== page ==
Among items proposed to be slashed from the NASA budget in the 2018 fiscal year is the Office of Education, a line item costing $115 million. This office provides education opportunities such as the National Space Grant College and Fellowship Program, also known as Space Grant, which has operated since 1989. These grants help fund education opportunities at universities, science centers, museums, and state and local agencies across the United States.

“I would not be here in this career track, let alone in this conference room, if it weren’t for NASA Space Grant,” said John Christoph, a graduate assistant in planetary sciences at Arizona State University in Tempe. “We in the scientific community are going to have to do more outreach and education efforts to ensure all the students out there continue to have the same education opportunities they have, whether it’s pre-kindergarten or post-grad.”

Christoph then asked, “What is NASA headquarters prepared to do to support that?”

Green explained that although the Office of Education had been cut, the Science Mission Directorate was dedicated to finding new educational and outreach opportunities.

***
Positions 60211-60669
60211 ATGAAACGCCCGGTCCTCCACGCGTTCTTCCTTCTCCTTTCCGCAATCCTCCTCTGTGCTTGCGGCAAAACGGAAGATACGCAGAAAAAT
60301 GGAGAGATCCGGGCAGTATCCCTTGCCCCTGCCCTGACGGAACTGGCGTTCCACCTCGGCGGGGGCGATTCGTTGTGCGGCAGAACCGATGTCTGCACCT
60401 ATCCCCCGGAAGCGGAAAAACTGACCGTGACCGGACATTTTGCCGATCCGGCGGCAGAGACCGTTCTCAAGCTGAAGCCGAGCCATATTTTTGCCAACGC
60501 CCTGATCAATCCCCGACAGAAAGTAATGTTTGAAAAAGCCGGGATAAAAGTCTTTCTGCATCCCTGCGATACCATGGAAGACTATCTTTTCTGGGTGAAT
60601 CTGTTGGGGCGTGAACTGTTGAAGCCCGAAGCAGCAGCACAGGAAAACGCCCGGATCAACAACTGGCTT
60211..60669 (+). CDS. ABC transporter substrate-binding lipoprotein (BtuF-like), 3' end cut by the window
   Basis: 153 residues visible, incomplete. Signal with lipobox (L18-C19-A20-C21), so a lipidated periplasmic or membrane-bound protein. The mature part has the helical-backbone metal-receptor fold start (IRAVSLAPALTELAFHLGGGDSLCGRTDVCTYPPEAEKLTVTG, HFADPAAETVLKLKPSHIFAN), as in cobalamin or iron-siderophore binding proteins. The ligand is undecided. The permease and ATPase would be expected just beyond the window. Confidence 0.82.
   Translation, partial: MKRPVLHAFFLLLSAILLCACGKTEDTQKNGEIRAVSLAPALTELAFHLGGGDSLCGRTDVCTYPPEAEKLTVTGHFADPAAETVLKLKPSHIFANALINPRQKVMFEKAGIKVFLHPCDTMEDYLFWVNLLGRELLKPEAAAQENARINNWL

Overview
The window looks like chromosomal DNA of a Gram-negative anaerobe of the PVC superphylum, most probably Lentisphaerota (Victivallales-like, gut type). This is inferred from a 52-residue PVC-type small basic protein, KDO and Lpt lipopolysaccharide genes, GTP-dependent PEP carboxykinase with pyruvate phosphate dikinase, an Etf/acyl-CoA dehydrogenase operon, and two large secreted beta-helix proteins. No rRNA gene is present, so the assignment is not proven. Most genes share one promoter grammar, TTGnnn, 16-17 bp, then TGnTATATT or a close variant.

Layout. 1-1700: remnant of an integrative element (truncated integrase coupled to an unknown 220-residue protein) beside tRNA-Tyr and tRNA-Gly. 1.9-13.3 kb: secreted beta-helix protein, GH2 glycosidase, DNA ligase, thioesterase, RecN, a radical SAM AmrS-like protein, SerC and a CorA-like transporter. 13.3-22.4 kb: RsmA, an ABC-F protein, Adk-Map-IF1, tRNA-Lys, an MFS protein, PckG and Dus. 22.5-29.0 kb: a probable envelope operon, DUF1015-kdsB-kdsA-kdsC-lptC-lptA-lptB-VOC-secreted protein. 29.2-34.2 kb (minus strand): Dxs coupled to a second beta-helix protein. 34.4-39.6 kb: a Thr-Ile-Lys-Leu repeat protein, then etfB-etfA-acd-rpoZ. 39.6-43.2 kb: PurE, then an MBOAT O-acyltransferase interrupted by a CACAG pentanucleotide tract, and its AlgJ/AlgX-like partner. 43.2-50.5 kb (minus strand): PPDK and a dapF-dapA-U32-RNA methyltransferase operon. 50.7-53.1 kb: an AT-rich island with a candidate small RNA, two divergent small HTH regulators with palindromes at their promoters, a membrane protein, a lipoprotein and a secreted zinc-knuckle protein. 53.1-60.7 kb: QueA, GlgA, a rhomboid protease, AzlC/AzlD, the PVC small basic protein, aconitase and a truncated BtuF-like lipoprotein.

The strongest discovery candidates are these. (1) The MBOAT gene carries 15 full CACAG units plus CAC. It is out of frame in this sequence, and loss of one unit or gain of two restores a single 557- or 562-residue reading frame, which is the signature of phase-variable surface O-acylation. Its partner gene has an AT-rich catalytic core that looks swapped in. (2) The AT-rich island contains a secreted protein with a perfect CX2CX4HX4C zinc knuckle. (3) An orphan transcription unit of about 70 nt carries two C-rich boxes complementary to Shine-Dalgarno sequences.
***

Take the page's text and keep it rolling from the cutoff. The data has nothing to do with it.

4. Caution About Planetary Science in the Future

Elise Harrington, a graduate student in geology at the University of Western Ontario in London, Canada, wondered whether some planetary science funds could be shifted to stem the pending damage to Earth science from the proposed cuts, perhaps through studying Earth analogues. Green pointed out that planetary scientists already engage in Earth-focused research, like studying extreme environments on Earth to better understand what life might exist elsewhere in the solar system.